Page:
Rex Reed praised the “nerve-frying” action scenes and concluded that “for the most part, Jaws is a gripping horror film that works beautifully in every department”.
Vincent Canby of The New York Times wrote, “It’s a measure of how the film operates that not once do we feel particular sympathy for any of the shark’s victims. … In the best films, characters are revealed in terms of the action. In movies like Jaws, characters are simply functions of the action … like stage hands who move props around and deliver information when it’s necessary”.
Los Angeles Times critic Charles Champlin disagreed with the film’s PG rating, saying that “Jaws is too gruesome for children, and likely to turn the stomach of the impressionable at any age. … It is a coarse-grained and exploitative work which depends on excess for its impact. Ashore it is a bore, awkwardly staged and lumpily written.”
Marcia Magill of Films in Review said that while Jaws “is eminently worth seeing for its second half”, she felt that before the protagonists’ pursuit of the shark the film was “often flawed by its busyness”.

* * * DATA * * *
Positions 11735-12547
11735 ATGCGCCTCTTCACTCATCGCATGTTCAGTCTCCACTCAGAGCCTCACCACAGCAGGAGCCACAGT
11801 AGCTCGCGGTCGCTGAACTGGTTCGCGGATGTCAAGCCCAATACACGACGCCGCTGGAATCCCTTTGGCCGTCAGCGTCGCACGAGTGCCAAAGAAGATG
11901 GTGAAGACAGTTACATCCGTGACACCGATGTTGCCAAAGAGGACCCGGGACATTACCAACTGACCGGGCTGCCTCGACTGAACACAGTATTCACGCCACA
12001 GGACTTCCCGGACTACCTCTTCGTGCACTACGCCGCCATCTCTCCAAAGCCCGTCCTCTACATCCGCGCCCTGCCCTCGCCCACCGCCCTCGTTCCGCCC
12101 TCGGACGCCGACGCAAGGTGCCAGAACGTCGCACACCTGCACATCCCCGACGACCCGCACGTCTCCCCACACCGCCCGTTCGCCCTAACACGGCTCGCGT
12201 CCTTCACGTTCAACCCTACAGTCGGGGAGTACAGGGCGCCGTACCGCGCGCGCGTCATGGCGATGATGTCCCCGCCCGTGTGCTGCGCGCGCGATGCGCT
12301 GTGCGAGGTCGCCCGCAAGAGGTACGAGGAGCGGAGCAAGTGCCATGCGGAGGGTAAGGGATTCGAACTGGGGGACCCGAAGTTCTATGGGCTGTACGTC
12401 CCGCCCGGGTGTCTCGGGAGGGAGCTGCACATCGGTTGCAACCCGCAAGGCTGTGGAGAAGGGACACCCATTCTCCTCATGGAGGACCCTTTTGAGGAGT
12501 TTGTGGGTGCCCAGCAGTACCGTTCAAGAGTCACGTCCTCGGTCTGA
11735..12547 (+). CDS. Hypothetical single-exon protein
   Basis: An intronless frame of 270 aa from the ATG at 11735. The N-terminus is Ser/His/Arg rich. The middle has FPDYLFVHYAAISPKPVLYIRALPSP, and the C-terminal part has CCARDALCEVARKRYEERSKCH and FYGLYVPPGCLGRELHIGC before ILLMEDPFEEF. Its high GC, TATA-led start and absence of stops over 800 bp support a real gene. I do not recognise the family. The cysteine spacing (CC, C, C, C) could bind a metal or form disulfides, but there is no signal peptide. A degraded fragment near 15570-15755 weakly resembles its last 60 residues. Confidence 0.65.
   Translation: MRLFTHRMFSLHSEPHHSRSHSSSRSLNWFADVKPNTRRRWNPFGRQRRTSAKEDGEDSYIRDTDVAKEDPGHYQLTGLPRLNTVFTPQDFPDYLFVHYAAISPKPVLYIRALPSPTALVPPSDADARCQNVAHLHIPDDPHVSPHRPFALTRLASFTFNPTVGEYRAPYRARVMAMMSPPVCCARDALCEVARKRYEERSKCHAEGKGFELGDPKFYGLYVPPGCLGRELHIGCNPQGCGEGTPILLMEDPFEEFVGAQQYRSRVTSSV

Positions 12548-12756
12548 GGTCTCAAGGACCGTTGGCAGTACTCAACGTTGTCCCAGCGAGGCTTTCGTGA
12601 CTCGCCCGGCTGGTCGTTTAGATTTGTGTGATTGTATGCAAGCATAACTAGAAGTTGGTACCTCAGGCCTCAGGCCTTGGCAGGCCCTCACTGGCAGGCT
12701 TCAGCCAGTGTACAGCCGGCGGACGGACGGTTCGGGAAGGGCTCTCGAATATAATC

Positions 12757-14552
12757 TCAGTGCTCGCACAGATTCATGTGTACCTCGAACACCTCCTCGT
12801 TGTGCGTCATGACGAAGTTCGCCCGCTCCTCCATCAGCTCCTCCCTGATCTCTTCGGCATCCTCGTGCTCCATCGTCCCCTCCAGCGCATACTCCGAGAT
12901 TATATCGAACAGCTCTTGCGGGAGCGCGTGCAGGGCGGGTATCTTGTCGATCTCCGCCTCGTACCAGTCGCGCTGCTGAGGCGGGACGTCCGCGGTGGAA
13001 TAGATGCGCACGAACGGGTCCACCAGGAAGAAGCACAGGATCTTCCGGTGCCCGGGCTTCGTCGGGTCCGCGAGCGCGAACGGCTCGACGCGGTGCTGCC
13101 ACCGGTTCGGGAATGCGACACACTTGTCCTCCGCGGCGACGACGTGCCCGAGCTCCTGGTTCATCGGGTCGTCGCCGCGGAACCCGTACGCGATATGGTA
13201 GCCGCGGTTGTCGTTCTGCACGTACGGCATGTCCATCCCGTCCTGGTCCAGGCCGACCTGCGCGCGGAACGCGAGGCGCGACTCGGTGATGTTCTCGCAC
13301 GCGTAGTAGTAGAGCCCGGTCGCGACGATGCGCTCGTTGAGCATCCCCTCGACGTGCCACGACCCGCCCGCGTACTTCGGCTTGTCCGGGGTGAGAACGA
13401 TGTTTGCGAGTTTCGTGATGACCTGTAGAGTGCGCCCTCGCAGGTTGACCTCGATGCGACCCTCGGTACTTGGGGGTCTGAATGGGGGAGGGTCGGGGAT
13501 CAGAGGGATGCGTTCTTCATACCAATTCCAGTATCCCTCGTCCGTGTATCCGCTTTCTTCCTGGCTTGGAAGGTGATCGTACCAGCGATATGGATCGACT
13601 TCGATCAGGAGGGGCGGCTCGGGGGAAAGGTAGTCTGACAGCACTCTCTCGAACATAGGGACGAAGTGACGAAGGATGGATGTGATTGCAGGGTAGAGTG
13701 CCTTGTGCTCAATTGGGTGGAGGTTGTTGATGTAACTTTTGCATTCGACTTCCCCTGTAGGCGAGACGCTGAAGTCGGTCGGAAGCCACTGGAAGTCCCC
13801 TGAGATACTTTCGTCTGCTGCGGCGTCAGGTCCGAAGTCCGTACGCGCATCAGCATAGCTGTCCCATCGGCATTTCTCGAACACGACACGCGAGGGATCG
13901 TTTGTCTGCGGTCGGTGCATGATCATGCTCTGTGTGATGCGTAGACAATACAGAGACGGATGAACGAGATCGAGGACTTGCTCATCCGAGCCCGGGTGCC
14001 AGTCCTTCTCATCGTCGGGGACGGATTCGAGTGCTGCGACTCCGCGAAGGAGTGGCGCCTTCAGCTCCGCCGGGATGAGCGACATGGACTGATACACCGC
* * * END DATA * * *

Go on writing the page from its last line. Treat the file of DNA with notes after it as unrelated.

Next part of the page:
William S. Pechter of Commentary described Jaws as “a mind-numbing repast for sense-sated gluttons” and “filmmaking of this essentially manipulative sort”; Molly Haskell of The Village Voice similarly characterized it as a “scare machine that works with computer-like precision. … You feel like a rat, being given shock therapy”.
The most frequently criticized aspect of the film has been the artificiality of its mechanical antagonist: Magill declared that “the programmed shark has one truly phony close-up”, and in 2002, online reviewer James Berardinelli said that if not for Spielberg’s deftly suspenseful direction, “we would be doubled over with laughter at the cheesiness of the animatronic creature.”
Halliwell’s Film Guide stated that “despite genuinely suspenseful and frightening sequences, it is a slackly narrated and sometimes flatly handled thriller with an over-abundance of dialogue and, when it finally appears, a pretty unconvincing monster.”
(Photo credit: Flicr / Pinterest / Britannica / Wikimedia Commons / IMDB).